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2012 UNCITRAL Digest of case law on the United Nations Convention on the International Sale of Goods

Digest of Article 41 case law [reproduced with permission of UNCITRAL] [*]

Article 41

The seller must deliver goods which are free from any right or claim of a third party, unless the buyer agreed to take the goods subject to that right or claim. However, if such right or claim is based on industrial property or other intellectual property, the seller's obligation is governed by article 42.

OVERVIEW

1. Article 41 governs the seller's duty to ensure that the goods it delivers are not subject to rights or claims by a third party. Freedom from such rights or claims permits the buyer to enjoy undisturbed possession and ownership of the goods. Under article 4 (b) of the Convention, questions concerning "the effect which the contract may have on the property in the goods sold" are beyond the scope of the CISG.[1] Article 41, however, makes it clear that the seller's obligation to give the buyer clear property rights in the goods — so that the buyer is free from third party rights or claims — is a matter governed by the Convention: the seller will be in breach of its duties under the Convention if it does not meet the requirements imposed by article 41. The basic statement of the seller's obligation is found in the first sentence of article 41: the seller must deliver goods that "are free from any right or claim of a third party ..." This obligation has been considered in situations in which the buyer was deprived of possession of the goods.[2] The protection in article 41 against "any ... claim of a third party" has been interpreted, "[a]ccording to its meaning and purpose ... to protect the buyer from the very outset from having to deal with any third party claims concerning the purchased item, the justification of which he cannot immediately check, although [w]hether this also applies to claims pulled out of thin air is disputed."[3] An exception to the article 41 obligation arises, however, if the buyer "agreed to take the goods subject to that right or claim". In addition, it has been stated that, under article 6, the parties may agree more generally to derogate from the obligations of article 41.[4] The second sentence of article 41 mandates a distinction between third party rights or claims based on "industrial or other intellectual property" and other rights or claims of third parties. Only the latter are within the scope of article 41, whereas the former are governed by article 42 of the Convention.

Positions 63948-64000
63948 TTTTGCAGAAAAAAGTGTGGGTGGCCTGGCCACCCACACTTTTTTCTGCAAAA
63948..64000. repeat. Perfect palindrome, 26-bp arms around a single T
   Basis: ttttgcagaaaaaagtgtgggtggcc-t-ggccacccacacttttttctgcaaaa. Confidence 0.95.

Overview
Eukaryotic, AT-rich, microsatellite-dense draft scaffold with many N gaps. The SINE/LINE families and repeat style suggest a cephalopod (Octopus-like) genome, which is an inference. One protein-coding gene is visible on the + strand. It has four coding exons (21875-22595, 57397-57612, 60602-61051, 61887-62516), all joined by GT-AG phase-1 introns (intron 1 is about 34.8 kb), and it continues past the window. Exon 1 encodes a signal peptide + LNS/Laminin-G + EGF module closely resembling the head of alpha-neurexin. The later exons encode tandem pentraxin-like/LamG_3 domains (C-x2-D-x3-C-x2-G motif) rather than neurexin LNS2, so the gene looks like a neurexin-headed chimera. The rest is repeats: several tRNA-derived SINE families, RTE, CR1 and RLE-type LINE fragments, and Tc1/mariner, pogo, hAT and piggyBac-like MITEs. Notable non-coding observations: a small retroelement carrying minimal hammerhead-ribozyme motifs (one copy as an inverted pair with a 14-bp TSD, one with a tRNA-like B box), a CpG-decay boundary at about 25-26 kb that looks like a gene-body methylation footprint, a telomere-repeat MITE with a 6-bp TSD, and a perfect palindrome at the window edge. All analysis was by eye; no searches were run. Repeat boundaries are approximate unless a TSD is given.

Application of Article 41

2. There have been relatively few decisions applying article 41; they have tended to focus on what constitutes a breach of the seller's obligations under the provision, and on derogation from the provision. In one decision, the court stated that a seller would violate article 41 if it delivered goods subject to a restriction, imposed by the seller's own supplier, on the countries in which the buyer could resell the goods, unless the buyer had previously consented to the restriction.[5] In another, an arbitration panel indicated that article 41 required a seller to arrange for its wholly-owned subsidiary, which had obtained a court order putting under arrest the vessel in which the goods were loaded, to avoid or lift the effects of the order.[6] Where the delivered goods (an automobile) were seized from the buyer as stolen goods, the court indicated that article 41 would have been violated had the parties not agreed to exclude the obligations in article 41 and had the statute of limitations applicable to the article 41 claim not expired before the claim was filed; the court found, however, that the delivery of stolen goods also violated article 30 CISG (which provides that the seller must "transfer the property in the goods, as required by the contract"), and that the article 30 obligation was neither excluded by the parties' agreement nor barred by the applicable statute of limitations.[7] In another decision, the court held that the seller of an automobile that was confiscated from the buyer as a stolen vehicle had violated its obligation under both article 41 and 30; a contractual disclaimer of liability, the court held, had not become part of the parties' contract, and even if it had, would not have eliminated the seller's obligation under article 30 to transfer ownership of the goods.[8] Where the goods were seized from the buyer because of violations of import regulations, on the other hand, the court found that neither article 41 nor article 30 CISG had not been violated because the buyer was aware of the situation concerning the import regulations when it purchased the goods, and thus the buyer had agreed to "take the goods subject to that right or claim."[9] Where the buyer, at the time the contract was concluded, was not made aware of violations of import regulations that led to the confiscations of the goods, however, the seller was held to have violated article 41.[10] Another buyer from whom goods (an automobile) had been confiscated lost its rights under article 41 because it failed to give timely notice of the third party's right or claim as required by article 43 CISG.[11]